The two-pound truffle sold for nearly $118,000 earlier this month to Michelin-starred chef Umberto Bombana. But what gives the truffle its coveted stature?
Also known as ‘white gold’, white truffles has a growing fanbase with an interest that borders on fervour. Unlike its black counterparts, it cannot be farmed and must be foraged. The subterranean delicacy is found under the soil near the roots of trees. It can only be detected by well-trained dogs and pigs, adding to the mystique and price point of the ingredient.
Which explains the two-pound white truffle that sold for nearly $118,000 in Italy earlier this month.
Michelin-starred chef Umberto Bombana won the mammoth truffle at an auction during the International Alba White Truffle Fair in northern Italy’s Piedmont region. Bombana, of the Italian restaurant 8 1/2 Otto E Mezzo Bombana in Hong Kong, cast the winning bid of $117,795.64 at the auction.
The event was hosted at the Castle of Grinzane Cavour in Grinzane Cavour, with offers accepted simultaneously from Hong Kong, Dubai, Singapore, and Moscow. The prized truffle was a white tuber truffle, which is typically found anywhere from two to eight inches below the ground.
The distinct aroma and earthy nature of truffle has earned it legions of fans across the world. Chefs in gourmet circles rarely need an excuse to shave some of this indulgent delicacy over pastas, pizzas, or even appetizers and give it an exquisite touch. The countries that hold white truffles in such high regard include Georgia, Greece, Italy, France, Spain, Croatia, Bulgaria, as well as the Middle East.
For the uninitiated, a truffle is the fruiting body of a subterranean Ascomycete fungus. It is one of many species of the genus Tuber. To be exact, they are a fungus known as ectomycorrhizal that are found in close association with tree roots.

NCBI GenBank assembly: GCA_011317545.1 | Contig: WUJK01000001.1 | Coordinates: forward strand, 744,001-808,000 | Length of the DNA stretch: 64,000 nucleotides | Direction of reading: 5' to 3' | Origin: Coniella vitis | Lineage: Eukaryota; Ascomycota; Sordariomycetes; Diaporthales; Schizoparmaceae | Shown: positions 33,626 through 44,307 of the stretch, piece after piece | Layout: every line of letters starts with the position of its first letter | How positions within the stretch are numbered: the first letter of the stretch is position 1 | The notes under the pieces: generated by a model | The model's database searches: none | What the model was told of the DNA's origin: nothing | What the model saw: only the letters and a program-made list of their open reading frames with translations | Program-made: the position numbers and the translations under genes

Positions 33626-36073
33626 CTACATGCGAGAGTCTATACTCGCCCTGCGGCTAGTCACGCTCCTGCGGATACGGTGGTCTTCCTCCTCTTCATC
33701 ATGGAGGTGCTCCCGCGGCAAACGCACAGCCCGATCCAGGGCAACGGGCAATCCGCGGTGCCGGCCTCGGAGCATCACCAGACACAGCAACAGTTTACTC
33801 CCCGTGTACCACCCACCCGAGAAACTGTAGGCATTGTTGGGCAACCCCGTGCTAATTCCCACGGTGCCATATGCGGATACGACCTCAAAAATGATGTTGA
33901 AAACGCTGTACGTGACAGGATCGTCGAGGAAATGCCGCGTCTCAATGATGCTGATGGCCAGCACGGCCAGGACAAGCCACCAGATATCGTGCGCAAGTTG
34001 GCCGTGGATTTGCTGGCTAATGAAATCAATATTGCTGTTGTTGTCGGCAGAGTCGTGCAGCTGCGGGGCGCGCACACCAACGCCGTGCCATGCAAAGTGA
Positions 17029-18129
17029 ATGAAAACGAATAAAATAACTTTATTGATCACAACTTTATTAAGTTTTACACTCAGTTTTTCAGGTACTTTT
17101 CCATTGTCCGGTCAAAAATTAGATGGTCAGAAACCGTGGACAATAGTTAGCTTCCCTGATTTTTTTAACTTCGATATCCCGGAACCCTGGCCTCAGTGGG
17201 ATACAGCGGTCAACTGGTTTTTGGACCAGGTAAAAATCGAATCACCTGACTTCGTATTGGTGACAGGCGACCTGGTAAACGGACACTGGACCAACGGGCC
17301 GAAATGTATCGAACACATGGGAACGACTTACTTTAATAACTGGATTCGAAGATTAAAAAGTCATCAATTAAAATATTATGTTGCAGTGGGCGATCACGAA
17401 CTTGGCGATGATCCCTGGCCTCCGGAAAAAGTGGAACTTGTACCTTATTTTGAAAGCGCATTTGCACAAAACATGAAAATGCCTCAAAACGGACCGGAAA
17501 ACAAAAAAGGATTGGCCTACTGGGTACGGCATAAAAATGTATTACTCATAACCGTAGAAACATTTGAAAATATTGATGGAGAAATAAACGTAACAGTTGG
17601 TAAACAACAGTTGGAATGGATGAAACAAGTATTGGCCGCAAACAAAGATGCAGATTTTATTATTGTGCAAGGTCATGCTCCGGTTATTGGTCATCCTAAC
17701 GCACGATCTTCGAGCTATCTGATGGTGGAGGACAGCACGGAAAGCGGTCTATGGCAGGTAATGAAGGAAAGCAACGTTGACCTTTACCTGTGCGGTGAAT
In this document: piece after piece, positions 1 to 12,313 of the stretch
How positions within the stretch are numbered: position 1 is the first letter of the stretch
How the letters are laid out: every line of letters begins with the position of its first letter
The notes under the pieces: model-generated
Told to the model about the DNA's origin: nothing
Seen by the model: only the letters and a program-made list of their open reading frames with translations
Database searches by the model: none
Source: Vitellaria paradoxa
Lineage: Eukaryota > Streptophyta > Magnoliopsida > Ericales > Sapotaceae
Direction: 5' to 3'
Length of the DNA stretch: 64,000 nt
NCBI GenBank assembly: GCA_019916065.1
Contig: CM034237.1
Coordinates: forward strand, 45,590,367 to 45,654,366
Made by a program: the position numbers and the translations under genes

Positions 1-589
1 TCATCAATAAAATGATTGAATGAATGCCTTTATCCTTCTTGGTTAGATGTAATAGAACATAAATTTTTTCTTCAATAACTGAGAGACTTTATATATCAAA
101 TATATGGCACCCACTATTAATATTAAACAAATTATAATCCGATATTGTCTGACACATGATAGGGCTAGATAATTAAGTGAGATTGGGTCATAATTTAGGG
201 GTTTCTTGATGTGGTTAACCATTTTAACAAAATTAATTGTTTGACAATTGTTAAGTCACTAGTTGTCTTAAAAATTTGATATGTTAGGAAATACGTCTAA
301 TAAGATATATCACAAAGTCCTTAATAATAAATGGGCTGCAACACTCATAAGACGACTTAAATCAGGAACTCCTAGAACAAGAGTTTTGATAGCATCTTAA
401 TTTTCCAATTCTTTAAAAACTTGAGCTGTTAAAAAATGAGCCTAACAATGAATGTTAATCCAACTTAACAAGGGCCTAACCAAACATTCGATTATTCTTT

The winter white truffle (Tuber magnatum) is sometimes called a Piedmont or Alba Truffle, because Italy has been blessed with an abundance of white truffles. Harvested from October to December, the short winter season is the only opportunity to get your hands on the rare ingredient. However, there have been reports of French scientists researching feasible ways to harvest and farm white truffles.
The price for white truffles hit an all-time high earlier this year. Selling for anywhere between $4,500 to $5000 per pound, truffle lovers have never experienced higher prices. Experts are pegging this inflation to a dry, hot summer in Italy, as well as global supply chain issues owing to the COVID-19 pandemic.
All this juxtaposed with the high intensity of an auction, and the auction price starts to make a little more sense. Fortunately, all proceeds went to charity.
While this was certainly an outrageously priced sale, white truffles bigger than these have been getting snatched off the market for years now. A 4.16 pound white truffle held the record of being the most expensive sale a mere couple of years ago. With increasing climate changes affecting the growth of the ingredient, one might have to get accustomed to its far more affordable black counterpart.